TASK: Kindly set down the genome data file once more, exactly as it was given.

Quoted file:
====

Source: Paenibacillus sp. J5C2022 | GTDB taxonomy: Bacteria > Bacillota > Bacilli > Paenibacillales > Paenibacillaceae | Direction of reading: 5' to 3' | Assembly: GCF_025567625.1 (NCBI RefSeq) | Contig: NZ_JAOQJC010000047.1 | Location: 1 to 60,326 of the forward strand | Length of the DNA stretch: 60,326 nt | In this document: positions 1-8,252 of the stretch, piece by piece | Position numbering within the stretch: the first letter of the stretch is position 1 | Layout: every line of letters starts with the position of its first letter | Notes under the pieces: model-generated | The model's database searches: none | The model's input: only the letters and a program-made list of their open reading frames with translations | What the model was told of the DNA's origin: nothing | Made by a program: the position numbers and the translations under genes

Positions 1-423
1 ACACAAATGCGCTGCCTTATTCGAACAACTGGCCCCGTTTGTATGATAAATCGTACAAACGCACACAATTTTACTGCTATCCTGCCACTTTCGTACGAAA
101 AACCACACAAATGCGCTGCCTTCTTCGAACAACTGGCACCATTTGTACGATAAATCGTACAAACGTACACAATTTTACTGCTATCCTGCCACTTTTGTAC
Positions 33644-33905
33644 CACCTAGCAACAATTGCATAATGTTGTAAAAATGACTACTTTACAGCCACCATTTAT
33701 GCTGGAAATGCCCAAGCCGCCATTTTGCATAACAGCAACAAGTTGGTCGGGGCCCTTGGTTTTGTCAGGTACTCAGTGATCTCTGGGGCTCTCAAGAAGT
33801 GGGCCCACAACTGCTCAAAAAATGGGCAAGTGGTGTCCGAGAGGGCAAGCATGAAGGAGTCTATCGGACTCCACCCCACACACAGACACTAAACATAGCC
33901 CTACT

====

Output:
Source: Paenibacillus sp. J5C2022 | GTDB taxonomy: Bacteria > Bacillota > Bacilli > Paenibacillales > Paenibacillaceae | Direction of reading: 5' to 3' | Assembly: GCF_025567625.1 (NCBI RefSeq) | Contig: NZ_JAOQJC010000047.1 | Location: 1 to 60,326 of the forward strand | Length of the DNA stretch: 60,326 nt | In this document: positions 1-8,252 of the stretch, piece by piece | Position numbering within the stretch: the first letter of the stretch is position 1 | Layout: every line of letters starts with the position of its first letter | Notes under the pieces: model-generated | The model's database searches: none | The model's input: only the letters and a program-made list of their open reading frames with translations | What the model was told of the DNA's origin: nothing | Made by a program: the position numbers and the translations under genes

Positions 1-423
1 ACACAAATGCGCTGCCTTATTCGAACAACTGGCCCCGTTTGTATGATAAATCGTACAAACGCACACAATTTTACTGCTATCCTGCCACTTTCGTACGAAA
101 AACCACACAAATGCGCTGCCTTCTTCGAACAACTGGCACCATTTGTACGATAAATCGTACAAACGTACACAATTTTACTGCTATCCTGCCACTTTTGTAC
Positions 33644-33905
33644 CACCTAGCAACAATTGCATAATGTTGTAAAAATGACTACTTTACAGCCACCATTTAT
33701 GCTGGAAATGCCCAAGCCGCCATTTTGCATAACAGCAACAAGTTGGTCGGGGCCCTTGGTTTTGTCAGGTACTCAGTGATCTCTGGGGCTCTCAAGAAGT
33801 GGGCCCACAACTGCTCAAAAAATGGGCAAGTGGTGTCCGAGAGGGCAAGCATGAAGGAGTCTATCGGACTCCACCCCACACACAGACACTAAACATAGCC
33901 CTACT